Many believe graphene will replace silicon in computer chips since charge can move faster through the 2D material than through silicon. According to estimates, graphene might one-day enable terahertz computing – computers that are 1,000 times faster than today. However, in order for graphene to be employed in transistors, it needs to be doped with impurities because it lacks the necessary band gap – it’s just too good of conductor in its purest form. Other research groups are thinking about applying a magnetic field to graphene ribbons in order to change the resistance of current flowing through them. Much like a valve controlling the flow of water through a pipe, transistors act as on and off switches for electricity. Although graphene transistor isn’t ready yet, research groups around the world are converging towards this goal, so it might be only a matter of time before computing is reinvented.
Today, one in nine people lack access to safe water and one in three people lack access to a toilet. In order to bridge the gap, scientists at Australian research center CSIRO have used graphene to create a simple filtration system that allows water molecules to pass through nanochannels on a membrane’s surface while stopping pollutants with larger molecules. Meanwhile, Researchers at MIT say that graphene could provide a revolutionary way of turning saltwater into clean drinking water.
In 2013, Chinese researchers announced they had developed the most lightweight material ever – a sponge-like material made by fusing freeze-dried carbon with graphene oxide. Called the Graphene Aerogel, the graphene-based sponge weighs only 0.16 milligrams per cubic centimeter and is capable of absorbing oil in quantities up to 900 times its own weight. In the future, such sponges could prove indispensable to clean oil spills.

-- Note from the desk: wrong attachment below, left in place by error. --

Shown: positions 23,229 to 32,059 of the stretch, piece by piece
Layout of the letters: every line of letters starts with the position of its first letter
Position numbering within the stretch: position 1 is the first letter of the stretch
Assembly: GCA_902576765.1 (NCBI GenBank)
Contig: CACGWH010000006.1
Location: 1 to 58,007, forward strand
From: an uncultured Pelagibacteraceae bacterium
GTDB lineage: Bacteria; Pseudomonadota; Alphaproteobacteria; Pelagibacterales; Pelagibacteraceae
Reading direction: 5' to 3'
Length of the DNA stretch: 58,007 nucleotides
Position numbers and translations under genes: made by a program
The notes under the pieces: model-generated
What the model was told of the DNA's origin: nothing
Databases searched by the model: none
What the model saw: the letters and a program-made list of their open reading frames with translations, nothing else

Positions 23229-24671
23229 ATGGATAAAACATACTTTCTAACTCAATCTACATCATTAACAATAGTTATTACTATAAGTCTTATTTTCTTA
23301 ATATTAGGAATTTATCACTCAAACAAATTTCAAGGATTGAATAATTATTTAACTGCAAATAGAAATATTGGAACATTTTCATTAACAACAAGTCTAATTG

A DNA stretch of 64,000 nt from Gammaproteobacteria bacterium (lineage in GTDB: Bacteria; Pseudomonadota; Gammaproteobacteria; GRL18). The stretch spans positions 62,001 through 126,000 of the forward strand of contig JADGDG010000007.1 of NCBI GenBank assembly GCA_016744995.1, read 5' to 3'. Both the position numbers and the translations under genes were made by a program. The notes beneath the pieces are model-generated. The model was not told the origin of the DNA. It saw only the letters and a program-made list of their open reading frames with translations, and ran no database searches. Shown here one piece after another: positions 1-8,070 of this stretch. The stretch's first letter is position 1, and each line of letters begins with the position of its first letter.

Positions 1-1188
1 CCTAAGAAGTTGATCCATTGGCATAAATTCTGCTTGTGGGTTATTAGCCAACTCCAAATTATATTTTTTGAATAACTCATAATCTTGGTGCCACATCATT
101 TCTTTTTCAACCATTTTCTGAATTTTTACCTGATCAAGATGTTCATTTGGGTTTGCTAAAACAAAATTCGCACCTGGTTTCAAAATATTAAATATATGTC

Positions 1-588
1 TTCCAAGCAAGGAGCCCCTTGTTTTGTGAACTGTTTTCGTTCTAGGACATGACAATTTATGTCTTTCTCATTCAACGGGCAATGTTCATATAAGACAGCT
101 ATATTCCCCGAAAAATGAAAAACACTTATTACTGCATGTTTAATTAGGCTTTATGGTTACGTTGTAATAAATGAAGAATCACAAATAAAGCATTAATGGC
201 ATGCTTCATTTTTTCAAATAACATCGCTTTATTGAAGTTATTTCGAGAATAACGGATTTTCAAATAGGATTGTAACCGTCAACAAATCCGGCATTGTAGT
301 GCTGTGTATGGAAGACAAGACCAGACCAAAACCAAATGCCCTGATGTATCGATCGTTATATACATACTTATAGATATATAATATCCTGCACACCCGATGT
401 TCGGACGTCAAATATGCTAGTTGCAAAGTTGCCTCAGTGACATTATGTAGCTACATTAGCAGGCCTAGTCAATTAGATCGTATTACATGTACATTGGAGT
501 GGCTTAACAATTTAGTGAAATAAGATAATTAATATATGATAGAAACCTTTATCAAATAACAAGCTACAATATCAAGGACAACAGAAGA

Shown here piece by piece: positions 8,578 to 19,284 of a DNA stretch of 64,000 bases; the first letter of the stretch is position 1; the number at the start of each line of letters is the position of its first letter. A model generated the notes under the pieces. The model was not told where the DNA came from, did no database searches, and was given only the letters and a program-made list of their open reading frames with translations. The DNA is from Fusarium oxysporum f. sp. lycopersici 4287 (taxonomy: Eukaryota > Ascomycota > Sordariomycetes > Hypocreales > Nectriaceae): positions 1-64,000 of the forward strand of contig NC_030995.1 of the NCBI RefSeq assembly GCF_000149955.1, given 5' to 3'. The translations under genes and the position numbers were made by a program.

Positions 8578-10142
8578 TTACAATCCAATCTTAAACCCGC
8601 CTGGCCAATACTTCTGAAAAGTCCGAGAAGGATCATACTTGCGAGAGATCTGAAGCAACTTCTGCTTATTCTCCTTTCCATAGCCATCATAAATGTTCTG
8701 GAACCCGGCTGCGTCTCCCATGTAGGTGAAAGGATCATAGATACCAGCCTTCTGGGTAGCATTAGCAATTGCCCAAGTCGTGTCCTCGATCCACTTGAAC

Looking towards the future
Is all of this hype justified? Graphene’s properties are truly remarkable and versatile, but there are still some challenges that need to be addressed before the material enters consumers’ lives. The rate of progress that graphene-based technology can hope to achieve is directly tied to manufacturing. Some applications require single-layer graphene with as few impurities as possible, but right now, the most effective methods (mechanical exfoliation and chemical vapor deposition) are not cost-effective enough yet to be suitable for production at scale. However, manufacturing of graphene flakes (few-layer or multi-layer) has started to get off the ground, which means less demanding applications could soon bring their graphene-based products to the market in increasing numbers.
Although it’s been fifteen years since graphene was first isolated, the material is still in its ‘baby years’. Most of the components in your smartphone, from the microprocessor to touchscreen, were first invented in the 1960s or prior to that time but it took many decades before the technology was mature enough to transition into the consumer market. In many respects, graphene research is growing at an astonishing rate with respect to other novel materials. For instance, there are now nearly 60,000 graphene-related patents, half of which were filed in the last three years.
Investments in graphene R&D are also riding an exponential curve. For instance, the European Commission has launched the Graphene Flagship initiative, which aims to bring together “academic and industrial researchers to take graphene from the realm of academic laboratories into European society in the space of 10 years.” With a budget of €1 billion, the consortium consists of over 150 academic and industrial research groups in 23 countries.
Although graphene is still way ahead of its time, there are reasons to believe that it won’t be very long before almost every industry is disrupted by it.
We should all be very excited about a future spearheaded by graphene.
Additional information: Graphene will be the main topic during a Science Breakfast at the 69th Lindau Nobel Laureate Meeting; this programme session will be hosted by the Graphene Flagship, Europe’s biggest ever research initiative.